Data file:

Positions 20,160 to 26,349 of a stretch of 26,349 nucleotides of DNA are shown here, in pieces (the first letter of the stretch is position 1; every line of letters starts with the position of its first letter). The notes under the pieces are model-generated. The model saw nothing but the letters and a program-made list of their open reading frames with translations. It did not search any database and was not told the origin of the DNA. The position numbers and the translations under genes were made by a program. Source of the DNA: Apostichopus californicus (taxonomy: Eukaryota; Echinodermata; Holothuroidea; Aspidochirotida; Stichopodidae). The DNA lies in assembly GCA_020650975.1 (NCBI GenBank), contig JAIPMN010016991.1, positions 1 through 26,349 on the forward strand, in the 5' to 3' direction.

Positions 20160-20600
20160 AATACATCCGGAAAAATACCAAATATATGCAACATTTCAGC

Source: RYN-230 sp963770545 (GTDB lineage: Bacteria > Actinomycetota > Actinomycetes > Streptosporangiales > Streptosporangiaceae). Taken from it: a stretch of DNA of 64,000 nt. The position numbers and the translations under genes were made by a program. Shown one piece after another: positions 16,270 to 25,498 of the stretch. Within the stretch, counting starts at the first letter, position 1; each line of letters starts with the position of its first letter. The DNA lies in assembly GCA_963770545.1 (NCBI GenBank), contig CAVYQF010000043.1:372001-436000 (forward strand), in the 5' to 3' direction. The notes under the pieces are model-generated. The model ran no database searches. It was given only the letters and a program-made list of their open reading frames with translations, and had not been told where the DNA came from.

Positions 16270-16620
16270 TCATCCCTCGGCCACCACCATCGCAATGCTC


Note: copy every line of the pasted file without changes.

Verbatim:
Positions 20,160 to 26,349 of a stretch of 26,349 nucleotides of DNA are shown here, in pieces (the first letter of the stretch is position 1; every line of letters starts with the position of its first letter). The notes under the pieces are model-generated. The model saw nothing but the letters and a program-made list of their open reading frames with translations. It did not search any database and was not told the origin of the DNA. The position numbers and the translations under genes were made by a program. Source of the DNA: Apostichopus californicus (taxonomy: Eukaryota; Echinodermata; Holothuroidea; Aspidochirotida; Stichopodidae). The DNA lies in assembly GCA_020650975.1 (NCBI GenBank), contig JAIPMN010016991.1, positions 1 through 26,349 on the forward strand, in the 5' to 3' direction.

Positions 20160-20600
20160 AATACATCCGGAAAAATACCAAATATATGCAACATTTCAGC

Source: RYN-230 sp963770545 (GTDB lineage: Bacteria > Actinomycetota > Actinomycetes > Streptosporangiales > Streptosporangiaceae). Taken from it: a stretch of DNA of 64,000 nt. The position numbers and the translations under genes were made by a program. Shown one piece after another: positions 16,270 to 25,498 of the stretch. Within the stretch, counting starts at the first letter, position 1; each line of letters starts with the position of its first letter. The DNA lies in assembly GCA_963770545.1 (NCBI GenBank), contig CAVYQF010000043.1:372001-436000 (forward strand), in the 5' to 3' direction. The notes under the pieces are model-generated. The model ran no database searches. It was given only the letters and a program-made list of their open reading frames with translations, and had not been told where the DNA came from.

Positions 16270-16620
16270 TCATCCCTCGGCCACCACCATCGCAATGCTC